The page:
Saturday, February 25, 2006

Unexpected Rewards of Reading

What many people don't realize about literary studies is that by studying literature you wind up studying everything.

For example, right now I'm reading Cory Doctorow's novel, Down and Out in the Magic Kingdom. In order to get a good sense of the setting (Disneyland, but in the future), I'm reading a few articles about Disneyland.

To better understand other aspects of the story, readers should also learn about blogging, social networking, and digital information management, interactive design, cloning, not to mention the history of science fiction as a literary genre from its inception to its practice in the present day.

This is what serious readers do. They read a text but they also read all about many things related to that text.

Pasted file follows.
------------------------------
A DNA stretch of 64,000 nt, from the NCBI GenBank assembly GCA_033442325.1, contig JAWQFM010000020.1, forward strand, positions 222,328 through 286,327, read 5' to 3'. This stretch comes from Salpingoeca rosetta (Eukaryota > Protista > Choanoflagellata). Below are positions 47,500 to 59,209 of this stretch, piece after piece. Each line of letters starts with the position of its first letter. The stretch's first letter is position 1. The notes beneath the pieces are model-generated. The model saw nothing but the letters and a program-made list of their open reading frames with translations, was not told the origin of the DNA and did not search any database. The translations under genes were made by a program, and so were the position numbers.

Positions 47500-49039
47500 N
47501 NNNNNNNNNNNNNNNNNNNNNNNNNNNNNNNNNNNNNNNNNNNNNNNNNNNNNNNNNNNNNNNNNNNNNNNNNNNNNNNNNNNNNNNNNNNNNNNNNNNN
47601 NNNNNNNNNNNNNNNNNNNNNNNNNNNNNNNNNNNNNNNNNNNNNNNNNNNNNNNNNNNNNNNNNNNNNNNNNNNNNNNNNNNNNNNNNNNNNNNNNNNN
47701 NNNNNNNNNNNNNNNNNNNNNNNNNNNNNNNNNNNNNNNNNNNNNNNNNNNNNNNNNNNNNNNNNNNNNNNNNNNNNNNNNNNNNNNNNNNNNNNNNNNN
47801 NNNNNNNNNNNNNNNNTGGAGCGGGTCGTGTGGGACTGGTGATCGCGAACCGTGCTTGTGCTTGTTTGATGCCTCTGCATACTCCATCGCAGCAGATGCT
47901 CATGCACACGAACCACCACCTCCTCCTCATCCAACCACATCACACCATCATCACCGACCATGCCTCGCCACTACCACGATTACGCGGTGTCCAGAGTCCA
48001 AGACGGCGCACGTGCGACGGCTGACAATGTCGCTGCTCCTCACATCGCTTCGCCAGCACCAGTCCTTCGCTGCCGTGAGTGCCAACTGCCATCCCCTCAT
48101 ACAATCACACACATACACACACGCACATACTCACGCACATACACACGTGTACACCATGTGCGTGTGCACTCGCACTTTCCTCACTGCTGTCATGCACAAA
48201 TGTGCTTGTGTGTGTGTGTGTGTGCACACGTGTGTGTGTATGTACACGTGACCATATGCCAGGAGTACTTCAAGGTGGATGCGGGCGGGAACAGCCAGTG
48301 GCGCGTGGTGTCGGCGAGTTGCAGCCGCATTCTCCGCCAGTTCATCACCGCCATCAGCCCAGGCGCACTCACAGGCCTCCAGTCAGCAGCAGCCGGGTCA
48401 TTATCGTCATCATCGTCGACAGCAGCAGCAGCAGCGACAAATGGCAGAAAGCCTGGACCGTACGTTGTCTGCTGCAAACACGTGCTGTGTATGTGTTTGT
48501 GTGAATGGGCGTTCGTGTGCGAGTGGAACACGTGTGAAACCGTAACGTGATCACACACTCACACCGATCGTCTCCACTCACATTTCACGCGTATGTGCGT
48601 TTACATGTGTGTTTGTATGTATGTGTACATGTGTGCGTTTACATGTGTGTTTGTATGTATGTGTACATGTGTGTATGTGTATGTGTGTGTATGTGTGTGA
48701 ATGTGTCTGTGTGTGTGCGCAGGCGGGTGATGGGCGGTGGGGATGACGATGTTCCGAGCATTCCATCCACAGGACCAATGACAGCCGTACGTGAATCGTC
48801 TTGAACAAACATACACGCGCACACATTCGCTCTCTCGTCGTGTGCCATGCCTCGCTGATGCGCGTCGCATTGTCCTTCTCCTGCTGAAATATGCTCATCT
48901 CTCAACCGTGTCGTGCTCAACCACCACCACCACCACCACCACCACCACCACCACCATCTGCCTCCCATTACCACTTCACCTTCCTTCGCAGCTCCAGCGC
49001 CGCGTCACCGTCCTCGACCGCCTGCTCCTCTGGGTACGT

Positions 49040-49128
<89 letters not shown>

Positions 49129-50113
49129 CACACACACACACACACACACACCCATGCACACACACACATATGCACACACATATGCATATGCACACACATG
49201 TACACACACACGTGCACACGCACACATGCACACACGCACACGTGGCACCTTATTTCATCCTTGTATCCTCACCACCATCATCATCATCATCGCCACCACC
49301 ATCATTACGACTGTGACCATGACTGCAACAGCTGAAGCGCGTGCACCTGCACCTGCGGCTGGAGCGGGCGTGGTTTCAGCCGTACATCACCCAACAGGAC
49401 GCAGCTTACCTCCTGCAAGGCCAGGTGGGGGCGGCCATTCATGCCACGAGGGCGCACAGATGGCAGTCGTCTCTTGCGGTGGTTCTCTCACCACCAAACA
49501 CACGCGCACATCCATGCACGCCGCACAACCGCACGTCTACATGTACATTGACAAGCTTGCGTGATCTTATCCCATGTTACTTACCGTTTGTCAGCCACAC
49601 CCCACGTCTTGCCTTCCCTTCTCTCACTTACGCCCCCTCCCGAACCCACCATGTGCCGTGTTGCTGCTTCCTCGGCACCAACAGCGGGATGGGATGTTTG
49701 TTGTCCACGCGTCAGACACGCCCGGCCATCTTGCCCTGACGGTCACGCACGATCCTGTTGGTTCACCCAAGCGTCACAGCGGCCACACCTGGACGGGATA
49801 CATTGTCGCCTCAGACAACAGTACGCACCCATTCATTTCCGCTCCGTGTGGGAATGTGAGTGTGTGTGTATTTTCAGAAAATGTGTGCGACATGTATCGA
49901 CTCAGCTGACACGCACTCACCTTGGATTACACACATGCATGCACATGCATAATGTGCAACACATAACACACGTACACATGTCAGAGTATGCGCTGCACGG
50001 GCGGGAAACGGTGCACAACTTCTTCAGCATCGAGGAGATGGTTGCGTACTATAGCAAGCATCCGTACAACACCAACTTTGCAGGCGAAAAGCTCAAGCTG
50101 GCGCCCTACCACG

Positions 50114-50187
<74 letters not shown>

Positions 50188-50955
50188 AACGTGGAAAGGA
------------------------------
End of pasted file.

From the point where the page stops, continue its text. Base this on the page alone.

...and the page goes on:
And so, by reading literature deeply and passionately, one gains a compelling reason to learn at least a bit about everything.

1 comment:

JN said...

Dan, I got the same message about paying attention to everything in order to be a good teacher and reader via my reading of Frank McCourt's new memoir, "Teacher Man." Everything is context, and without context the text's don't matter; we can't connect. Young readers, particularly, seem to have this trouble of contextualizing their reading.

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